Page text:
Why blog? A background

Okay, so this is my maiden post on my shiny new blog. And what better topic to start with than the blog itself? For a while now, I’ve been looking for a better way of blogging regularly. I had dabbled with the likes of Tumblr and Medium, but I guess the control freak in me wanted a blog I could call my own (and of course with analytics I could monitor). Plus, while you can embed Medium on any website quite easily, all visits to your blog section count as visits to medium.com and not your domain! Bad for vanity numbers in your analytics, even worse for your SEO.

I briefly considered doing it all manually on my personal website, which I first built last year by customising an excellent template from HTML 5UP. But that would have been way too cumbersome – it would have meant opening up Cyberduck and adding new code every time I wanted to write a post! I decided to keep the static HTML homepage for now, because it’s good for me to practice with raw code – I just needed to bolt on a blog. And therein, I guess, lies the main benefit of using a service like WordPress (which I went with in the end). Being able to create and edit posts from my iPhone or iPad (yes, I am an Apple fanboy) is really quite cool.

For a long time now, I’ve had a love-hate relationship with WordPress. In a previous life, a company website I worked with was powered by WordPress and utilised a particularly glitchy theme. As this was long before my coding days, I spent endless hours pulling my hair out trying to make pages shareable, keep images updated, embed social media feeds, and much much more. It’s incredible how a big an impact the wrong choice of theme can have. Anyway, it was this episode that convinced me to avoid using WordPress for company websites. From now on, everything would be built from scratch. And so, a WordPress snob was born!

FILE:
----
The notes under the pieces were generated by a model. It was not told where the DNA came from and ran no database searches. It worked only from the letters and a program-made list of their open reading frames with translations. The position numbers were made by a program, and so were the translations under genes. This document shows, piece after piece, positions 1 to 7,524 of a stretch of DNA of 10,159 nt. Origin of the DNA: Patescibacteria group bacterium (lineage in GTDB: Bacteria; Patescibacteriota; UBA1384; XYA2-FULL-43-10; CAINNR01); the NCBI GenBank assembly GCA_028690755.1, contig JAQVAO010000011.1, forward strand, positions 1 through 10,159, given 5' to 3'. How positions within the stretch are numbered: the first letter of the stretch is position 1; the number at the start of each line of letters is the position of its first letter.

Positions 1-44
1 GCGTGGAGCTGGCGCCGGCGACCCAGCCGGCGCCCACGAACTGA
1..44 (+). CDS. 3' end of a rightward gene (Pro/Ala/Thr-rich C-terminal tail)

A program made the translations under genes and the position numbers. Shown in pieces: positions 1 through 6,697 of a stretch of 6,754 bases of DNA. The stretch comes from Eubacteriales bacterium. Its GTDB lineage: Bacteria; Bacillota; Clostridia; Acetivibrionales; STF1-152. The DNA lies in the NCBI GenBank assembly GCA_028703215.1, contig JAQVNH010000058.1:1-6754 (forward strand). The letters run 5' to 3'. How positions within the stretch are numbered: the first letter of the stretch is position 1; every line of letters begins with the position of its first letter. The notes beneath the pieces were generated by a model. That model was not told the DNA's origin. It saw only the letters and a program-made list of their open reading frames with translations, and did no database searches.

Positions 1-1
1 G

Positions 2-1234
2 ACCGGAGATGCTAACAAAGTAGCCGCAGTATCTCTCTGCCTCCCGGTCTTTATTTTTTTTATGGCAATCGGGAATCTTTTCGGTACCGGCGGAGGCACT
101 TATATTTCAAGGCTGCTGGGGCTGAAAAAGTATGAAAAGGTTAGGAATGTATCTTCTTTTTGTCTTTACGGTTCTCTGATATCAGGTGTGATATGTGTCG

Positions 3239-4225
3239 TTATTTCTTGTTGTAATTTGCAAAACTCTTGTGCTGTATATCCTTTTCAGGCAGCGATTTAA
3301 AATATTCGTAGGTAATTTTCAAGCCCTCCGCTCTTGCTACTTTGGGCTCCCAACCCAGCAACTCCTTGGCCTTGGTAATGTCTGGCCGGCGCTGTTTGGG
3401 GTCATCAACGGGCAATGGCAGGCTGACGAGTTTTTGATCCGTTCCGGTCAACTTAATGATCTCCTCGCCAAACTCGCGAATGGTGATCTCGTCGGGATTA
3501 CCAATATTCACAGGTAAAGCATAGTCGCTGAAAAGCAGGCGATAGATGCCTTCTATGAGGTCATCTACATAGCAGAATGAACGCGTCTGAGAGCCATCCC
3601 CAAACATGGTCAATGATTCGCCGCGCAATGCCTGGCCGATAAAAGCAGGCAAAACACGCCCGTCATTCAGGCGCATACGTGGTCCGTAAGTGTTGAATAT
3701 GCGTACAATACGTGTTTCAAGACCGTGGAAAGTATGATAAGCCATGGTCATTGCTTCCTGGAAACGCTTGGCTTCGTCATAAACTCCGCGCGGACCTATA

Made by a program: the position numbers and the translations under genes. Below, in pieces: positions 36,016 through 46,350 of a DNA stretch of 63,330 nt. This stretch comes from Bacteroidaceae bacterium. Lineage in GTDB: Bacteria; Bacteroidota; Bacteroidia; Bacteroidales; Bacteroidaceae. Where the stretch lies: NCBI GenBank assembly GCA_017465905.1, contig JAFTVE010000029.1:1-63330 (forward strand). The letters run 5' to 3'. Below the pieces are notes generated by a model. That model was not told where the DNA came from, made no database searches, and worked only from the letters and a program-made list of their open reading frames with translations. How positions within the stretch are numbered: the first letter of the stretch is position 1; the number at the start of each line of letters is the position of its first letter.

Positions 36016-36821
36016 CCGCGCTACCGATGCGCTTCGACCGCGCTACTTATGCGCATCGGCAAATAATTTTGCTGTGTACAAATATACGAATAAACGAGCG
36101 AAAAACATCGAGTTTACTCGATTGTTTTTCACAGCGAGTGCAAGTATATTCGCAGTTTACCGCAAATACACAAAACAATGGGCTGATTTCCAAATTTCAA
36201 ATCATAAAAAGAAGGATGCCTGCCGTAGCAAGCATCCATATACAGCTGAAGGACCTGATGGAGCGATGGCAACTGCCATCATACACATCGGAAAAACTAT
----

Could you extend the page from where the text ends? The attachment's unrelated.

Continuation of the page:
Hard at work

 

I’ve always been fascinated by coding. It’s an incredibly useful skill to have, even if you’re like me and you just know the basics. Once you have access to a reasonably up-to-date computer (Macs are still best!), the stuff you can create with a little bit of effort is genuinely mind-boggling. Initially I was daunted, but having been surrounded by developers for a large part of my career, I was always able to ask for advice – which reminds me, never be shy about asking devs code-related questions. They love talking code!

I also got my hands on a great book called HTML & CSS by Jon Duckett. This really seems to be the bible for aspiring web developers and I’ve found it incredibly useful so far. Ironic I know, using an actual book made of real life paper for learning web development. Maybe I’m showing my age here, but sometimes you just can’t beat having an actual book to leaf through for reference. Good to give the eyes a break from screen time too.

 

Themes & plugins

I digress. Once I made the decision to give WordPress another go, that was just the beginning. I needed to integrate a WordPress blog with my static HTML website. There was some SQL stuff to be set up first, but it was really self-explanatory thanks to blacknight.com, my hosting provider. I also found a really useful article at the New Jersey Graphic Design website that I referenced throughout.